Friday, February 22, 2008

Communion in the hand: the future

Archbishop Malcom Ranjith, the Sri Lankan number two at the Congregation for Divine Worship and the Sacraments, is expected to take over from Cardinaal Arinze as the head of the Congregation later this year, so what he has to say is of tremendous interest. This is from NLM:
Bruno Volpe, of Petrus, has interviewed Msgr. Albert Malcom Ranjith, Secretary of the Congregation for Divine Worship and the Discipline of the Sacraments. Here is my translation:

B. Volpe: Your Excellency, unfortunately Holy Mass, in Italy and in various other parts of the World, continues not to be celebrated as it should be, with priests putting themselves at the centre of attention and inventing impromptu texts and rites that are absolutely not loyal to the Magisterium.

Msgr. Ranjith: It is true, and I think it is really sad that some priests, fortunately not all, continue to abuse, with inexplicable extravagancies, the liturgy which, it should be remembered, is not their property but belongs to the Church.

Volpe: Would you like to make a public appeal?

Ranjith: I remind these priests that they must, and I stress must, respect the official liturgy of the Catholic Church. Enough with the abuses and the personal interpretations: Mass is not a spectacle, but sacrifice, gift and mystery. Not coincidentally the Holy Father Benedict XVI continually reminds us to celebrate the Eucharist with dignity and decorum.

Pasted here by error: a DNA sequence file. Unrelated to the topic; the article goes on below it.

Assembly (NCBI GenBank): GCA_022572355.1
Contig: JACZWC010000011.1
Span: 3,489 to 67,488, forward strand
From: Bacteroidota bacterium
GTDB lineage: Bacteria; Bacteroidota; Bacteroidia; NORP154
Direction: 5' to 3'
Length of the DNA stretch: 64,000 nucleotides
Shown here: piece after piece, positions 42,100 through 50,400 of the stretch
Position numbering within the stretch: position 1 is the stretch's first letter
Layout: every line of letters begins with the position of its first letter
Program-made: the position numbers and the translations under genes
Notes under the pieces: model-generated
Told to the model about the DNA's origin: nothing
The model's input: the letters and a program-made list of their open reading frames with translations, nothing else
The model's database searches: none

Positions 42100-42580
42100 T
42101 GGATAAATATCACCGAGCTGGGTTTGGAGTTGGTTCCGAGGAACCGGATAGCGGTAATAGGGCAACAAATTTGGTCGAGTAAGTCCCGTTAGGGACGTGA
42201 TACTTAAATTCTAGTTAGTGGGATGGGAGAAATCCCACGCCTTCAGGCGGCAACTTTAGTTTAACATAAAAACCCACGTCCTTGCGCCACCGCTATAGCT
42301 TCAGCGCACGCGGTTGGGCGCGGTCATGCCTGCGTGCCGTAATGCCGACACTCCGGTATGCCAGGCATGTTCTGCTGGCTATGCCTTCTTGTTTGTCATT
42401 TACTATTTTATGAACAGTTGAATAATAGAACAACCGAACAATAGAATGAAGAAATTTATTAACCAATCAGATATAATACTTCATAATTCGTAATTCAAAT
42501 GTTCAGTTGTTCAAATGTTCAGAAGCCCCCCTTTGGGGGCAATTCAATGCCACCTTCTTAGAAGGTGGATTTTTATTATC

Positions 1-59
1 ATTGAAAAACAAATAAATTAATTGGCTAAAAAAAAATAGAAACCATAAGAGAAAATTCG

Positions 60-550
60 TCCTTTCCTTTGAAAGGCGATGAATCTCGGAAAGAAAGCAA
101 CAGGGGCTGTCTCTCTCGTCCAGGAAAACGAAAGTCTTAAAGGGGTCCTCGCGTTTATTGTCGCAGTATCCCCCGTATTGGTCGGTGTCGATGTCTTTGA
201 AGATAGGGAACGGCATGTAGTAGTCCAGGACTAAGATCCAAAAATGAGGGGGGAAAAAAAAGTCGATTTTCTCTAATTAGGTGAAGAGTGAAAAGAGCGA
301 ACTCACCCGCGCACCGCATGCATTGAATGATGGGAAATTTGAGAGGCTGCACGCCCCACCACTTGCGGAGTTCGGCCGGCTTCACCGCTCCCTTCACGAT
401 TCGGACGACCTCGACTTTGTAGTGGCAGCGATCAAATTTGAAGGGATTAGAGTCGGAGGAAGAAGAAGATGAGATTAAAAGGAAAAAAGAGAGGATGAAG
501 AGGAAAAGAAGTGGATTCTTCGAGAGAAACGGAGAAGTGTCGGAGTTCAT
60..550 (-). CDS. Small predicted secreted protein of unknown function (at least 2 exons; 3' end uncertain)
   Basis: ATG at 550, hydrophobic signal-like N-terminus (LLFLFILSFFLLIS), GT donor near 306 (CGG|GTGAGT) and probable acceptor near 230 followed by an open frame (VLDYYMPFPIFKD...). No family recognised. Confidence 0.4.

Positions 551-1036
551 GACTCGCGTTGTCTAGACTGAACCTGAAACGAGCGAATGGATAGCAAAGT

Volpe: We come to a practical case. Some priests indulge in homilies excessively long and not always attuned to the readings of the day.

Ranjith: First of all I think that a good and healthy homily should never exceed 8-10 minutes; having said that it is necessary that the celebrant studies in depth the Gospel of the day and always stick to it, without flourishes or unnecessary turns of words. The homily is an integral and complementary part of the Eucharistic sacrifice, but must absolutely not dominate it.

Volpe: Your Excellency, let us come to the question of Communion in the hand: What do you think about it?

Ranjith: I 'simply' believe that this practice needs to be reviewed. How to do it? To begin with, a good catechesis. You know, unfortunately, many are not even aware of Whom they receive in the Communion, that is Christ, and so approach the Eucharistic banquet with scarce concentration and very little respect.

Volpe: Specifically, what needs to be done?

Ranjith: We need to recover the sense of the sacred. I speak only for myself, but I am convinced of the urgency of reviewing the practice of Communion given in the hand, returning to giving the particle to the faithful directly in the mouth, without them touching it, reinforcing thereby that in the Eucharist there is really Jesus and that everyone must receive Him with devotion, love and respect.

Volpe: Would it not be appropriate to return to kneeling at the moment of Communion?

Ranjith: I think so. This gesture would represent a true act of respect towards the gift and the mystery of the Eucharist.